Drone footage shows phase one alongside the work to come. Credit: Johnny Carr

Tileyard North developer gets £625,000 boost

Historic England has provided grant funding for City & Provincial Properties to enable further works at the former Rutland Mills complex in Wakefield.

The derelict former textile mill is being transformed as part of the Tileyard North project, billed as a creative hotspot on Wakefield’s waterfront.

HE’s £625,000 grant will fund work to the outside of the building, including roof, drainage and wall repairs, as well as new windows. This will secure the building’s structure, enabling its redevelopment as part of Tileyard North.

The refurbishment of Phoenix Mills forms part of phase two of the redevelopment of the Rutland Mills complex. This phase will also include the demolition of a second mill and construction of a new building in its place. Office space along with bars and a restaurant will be created.

Phase one saw the restoration of five mill buildings, and has created space for creative industries, music studios, outdoor events space, indoor events, space for festivals and concerts, a hotel, gin distillery, restaurant and bar.

Listed at grade two, Phoenix Mill is the oldest building on the site, dating from around 1800. Constructed using stone, it is thought to have originally started life as a corn warehouse.

In the mid-19th century, the building was extended and converted into the Phoenix Corn Mill before eventually becoming a textile mill and incorporated into the Rutland Mills complex, which was built in the 1870s.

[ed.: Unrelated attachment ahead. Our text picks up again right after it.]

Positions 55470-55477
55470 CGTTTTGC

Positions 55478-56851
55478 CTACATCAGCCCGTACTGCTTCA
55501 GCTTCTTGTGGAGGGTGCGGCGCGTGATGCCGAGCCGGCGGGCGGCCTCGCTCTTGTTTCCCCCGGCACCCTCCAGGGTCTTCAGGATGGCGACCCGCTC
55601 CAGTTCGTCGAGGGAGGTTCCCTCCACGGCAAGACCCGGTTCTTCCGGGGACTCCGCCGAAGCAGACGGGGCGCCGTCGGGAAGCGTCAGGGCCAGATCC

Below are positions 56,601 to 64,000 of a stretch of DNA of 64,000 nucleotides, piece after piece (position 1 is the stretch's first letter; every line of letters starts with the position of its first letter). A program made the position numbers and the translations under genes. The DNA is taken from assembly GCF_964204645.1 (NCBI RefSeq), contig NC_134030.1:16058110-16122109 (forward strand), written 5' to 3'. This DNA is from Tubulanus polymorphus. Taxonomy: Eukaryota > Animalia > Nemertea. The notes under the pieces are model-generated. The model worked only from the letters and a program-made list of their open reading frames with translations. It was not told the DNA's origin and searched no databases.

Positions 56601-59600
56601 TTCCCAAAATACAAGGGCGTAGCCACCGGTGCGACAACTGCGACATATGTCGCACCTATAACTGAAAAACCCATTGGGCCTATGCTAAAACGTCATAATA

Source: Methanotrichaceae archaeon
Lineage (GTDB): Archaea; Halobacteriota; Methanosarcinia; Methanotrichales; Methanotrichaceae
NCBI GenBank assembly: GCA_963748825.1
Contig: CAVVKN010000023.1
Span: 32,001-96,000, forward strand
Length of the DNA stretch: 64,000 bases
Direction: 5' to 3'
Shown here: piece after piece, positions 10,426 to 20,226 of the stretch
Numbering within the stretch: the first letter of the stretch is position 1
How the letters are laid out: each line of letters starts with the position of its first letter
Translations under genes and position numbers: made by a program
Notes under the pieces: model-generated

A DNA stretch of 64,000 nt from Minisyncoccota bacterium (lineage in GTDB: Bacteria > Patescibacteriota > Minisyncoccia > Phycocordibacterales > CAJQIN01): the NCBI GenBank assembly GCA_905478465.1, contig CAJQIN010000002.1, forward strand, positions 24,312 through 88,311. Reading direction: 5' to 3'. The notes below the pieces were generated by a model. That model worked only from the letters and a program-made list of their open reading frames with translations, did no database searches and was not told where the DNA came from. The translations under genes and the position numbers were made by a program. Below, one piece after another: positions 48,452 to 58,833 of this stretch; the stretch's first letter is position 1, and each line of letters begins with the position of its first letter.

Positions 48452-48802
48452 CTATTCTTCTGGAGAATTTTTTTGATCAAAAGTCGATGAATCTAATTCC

Wakefield Council has backed the project from inception, with funding also provided by the Levelling Up Fund and the developer.

Duncan Wilson, Historic England’s chief executive, said: “After lying derelict for many years, it’s wonderful to see that Phoenix Mill is now rising from the ashes and will soon be given new life as an integral part of the fantastic Tileyard North.

“I applaud the bold vision of City and Provincial Properties who have rescued an important part of Wakefield’s industrial heritage and reshaped it into an engine of the city’s future prosperity.”

Founder of the developer Paul Kempe said: “We extend our thanks to Historic England for the awarding of this invaluable grant, igniting the transformation of Phoenix Mill. With their generous support, we eagerly anticipate breathing new life into this historic gem, creating more space for our creative industries hub to grow.”

In September 2021, a Historic England-commissioned report by Cushman & Wakefield revealed the potential for historic Yorkshire mills: 237 of them remain vacant or underused in the region, said C&W, many in West Yorkshire.

In all, these mills contain around 8m sq ft, meaning they have the potential for close to 9,000 homes, with a further 15,400 homes deliverable on surplus land around these mills.

HE said that alternatively, 27,600 jobs could be accommodated if the vacant space in Yorkshire’s mills was repurposed for a mix of office and light industrial use.

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